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5.8 earthquake shakes Montana

Montana has thousands of earthquakes each year, and people never feel most of them.

That wasn’t the case with the July 6 quake, which measured 5.8 on the Richter Scale. It was the state’s largest since 1964, which was another 5.8 quake whose epicenter was located south of Ennis in the Madison Valley, according to Mike Stickney, who has been a seismologist at the Montana Bureau of Mines and Geology’s Earthquake Studies Office in Butte for 37 years. 

He said that Thursday’s temblor lasted 5 to 15 seconds, depending on where a person was located, adding that the time period one felt was longer the farther away one was from the epicenter. Being closer to it would result in a more intense feeling, however. 

Earthquakes are caused by shifting or slipping of faults, which are fractures in the earth’s crust.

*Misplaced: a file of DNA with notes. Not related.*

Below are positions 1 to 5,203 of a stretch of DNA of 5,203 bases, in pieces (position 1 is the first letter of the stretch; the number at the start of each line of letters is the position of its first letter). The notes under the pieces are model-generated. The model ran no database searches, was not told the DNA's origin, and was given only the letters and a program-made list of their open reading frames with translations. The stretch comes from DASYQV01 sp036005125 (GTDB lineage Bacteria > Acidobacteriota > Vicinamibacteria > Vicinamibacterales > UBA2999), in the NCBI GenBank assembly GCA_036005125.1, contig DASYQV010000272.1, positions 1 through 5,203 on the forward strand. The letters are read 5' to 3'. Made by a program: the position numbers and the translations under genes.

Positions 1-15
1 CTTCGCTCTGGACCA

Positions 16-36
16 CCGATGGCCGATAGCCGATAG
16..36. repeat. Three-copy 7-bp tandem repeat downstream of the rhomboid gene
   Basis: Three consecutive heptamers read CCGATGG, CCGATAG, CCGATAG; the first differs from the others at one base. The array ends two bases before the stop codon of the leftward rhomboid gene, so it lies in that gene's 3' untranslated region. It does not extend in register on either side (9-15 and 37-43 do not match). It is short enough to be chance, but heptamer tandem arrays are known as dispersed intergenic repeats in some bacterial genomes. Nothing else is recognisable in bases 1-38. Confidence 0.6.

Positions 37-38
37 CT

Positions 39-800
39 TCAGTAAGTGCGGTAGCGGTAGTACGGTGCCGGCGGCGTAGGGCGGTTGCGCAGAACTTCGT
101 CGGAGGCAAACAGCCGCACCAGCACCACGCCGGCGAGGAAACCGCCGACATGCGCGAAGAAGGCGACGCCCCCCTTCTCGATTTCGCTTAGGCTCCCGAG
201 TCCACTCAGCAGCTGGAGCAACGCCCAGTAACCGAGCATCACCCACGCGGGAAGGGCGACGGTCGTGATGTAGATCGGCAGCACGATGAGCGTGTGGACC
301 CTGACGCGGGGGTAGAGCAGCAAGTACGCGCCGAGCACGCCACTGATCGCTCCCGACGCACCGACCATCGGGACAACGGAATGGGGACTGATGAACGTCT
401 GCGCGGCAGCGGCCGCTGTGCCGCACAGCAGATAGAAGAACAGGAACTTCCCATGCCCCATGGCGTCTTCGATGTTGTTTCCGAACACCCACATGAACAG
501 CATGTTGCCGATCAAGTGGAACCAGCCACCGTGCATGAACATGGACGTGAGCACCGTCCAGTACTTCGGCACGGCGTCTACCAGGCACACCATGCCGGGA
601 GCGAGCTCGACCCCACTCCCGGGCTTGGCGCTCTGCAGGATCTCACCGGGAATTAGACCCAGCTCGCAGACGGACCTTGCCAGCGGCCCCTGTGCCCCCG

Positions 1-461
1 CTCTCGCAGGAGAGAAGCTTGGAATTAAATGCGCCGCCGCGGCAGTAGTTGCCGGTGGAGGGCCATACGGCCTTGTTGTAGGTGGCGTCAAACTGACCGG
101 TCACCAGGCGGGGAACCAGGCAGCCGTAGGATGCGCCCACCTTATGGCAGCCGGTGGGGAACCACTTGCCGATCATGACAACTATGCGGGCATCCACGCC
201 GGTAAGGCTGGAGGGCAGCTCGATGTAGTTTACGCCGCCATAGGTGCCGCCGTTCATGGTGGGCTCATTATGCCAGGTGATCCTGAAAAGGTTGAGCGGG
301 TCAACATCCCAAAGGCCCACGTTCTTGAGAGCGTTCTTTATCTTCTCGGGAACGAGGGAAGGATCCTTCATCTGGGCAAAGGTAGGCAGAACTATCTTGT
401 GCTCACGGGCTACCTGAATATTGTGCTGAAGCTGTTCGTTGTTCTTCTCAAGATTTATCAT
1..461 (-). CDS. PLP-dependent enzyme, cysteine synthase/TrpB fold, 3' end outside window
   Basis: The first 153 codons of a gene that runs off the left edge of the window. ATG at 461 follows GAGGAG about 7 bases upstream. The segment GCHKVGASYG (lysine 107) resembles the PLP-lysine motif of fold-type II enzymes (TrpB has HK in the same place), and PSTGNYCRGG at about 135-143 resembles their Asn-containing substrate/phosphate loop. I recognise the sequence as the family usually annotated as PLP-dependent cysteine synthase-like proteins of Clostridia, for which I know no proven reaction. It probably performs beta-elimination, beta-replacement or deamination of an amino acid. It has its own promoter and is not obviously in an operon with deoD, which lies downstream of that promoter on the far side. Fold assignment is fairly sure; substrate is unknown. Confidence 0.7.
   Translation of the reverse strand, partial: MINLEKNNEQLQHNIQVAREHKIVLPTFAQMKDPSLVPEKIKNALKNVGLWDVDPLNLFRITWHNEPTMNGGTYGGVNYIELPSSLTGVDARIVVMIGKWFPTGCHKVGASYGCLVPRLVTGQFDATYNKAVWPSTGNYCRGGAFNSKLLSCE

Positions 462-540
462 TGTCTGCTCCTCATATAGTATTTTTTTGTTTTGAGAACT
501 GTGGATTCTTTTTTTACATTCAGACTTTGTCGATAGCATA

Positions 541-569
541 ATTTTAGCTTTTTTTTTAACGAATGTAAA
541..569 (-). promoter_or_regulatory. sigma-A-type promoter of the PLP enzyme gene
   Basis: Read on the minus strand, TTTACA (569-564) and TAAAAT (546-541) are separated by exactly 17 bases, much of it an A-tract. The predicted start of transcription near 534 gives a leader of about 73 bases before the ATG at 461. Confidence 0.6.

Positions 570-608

One can prepare for an earthquake by making sure nothing large or pointed is located above a bed, couch or table where one can be struck if such an object falls. 

Although there is precious little time to do anything once a quake hits, Stickney recommends ducking under a table if possible and holding onto one of its legs, for example. If outside, he suggests looking up and being aware of one’s surroundings in order to get away from any buildings or power lines that could fall. 

The Mission Valley has a fault that stretches from Bigfork down the east side of Flathead Lake to east of St. Ignatius. The active portion of the fault lies between Pablo and St. Ignatius, he said. There have been no significant quakes measured on that fault over the past 50-100 years, he said, although there was a 7.5 quake some 7,600 years ago. 

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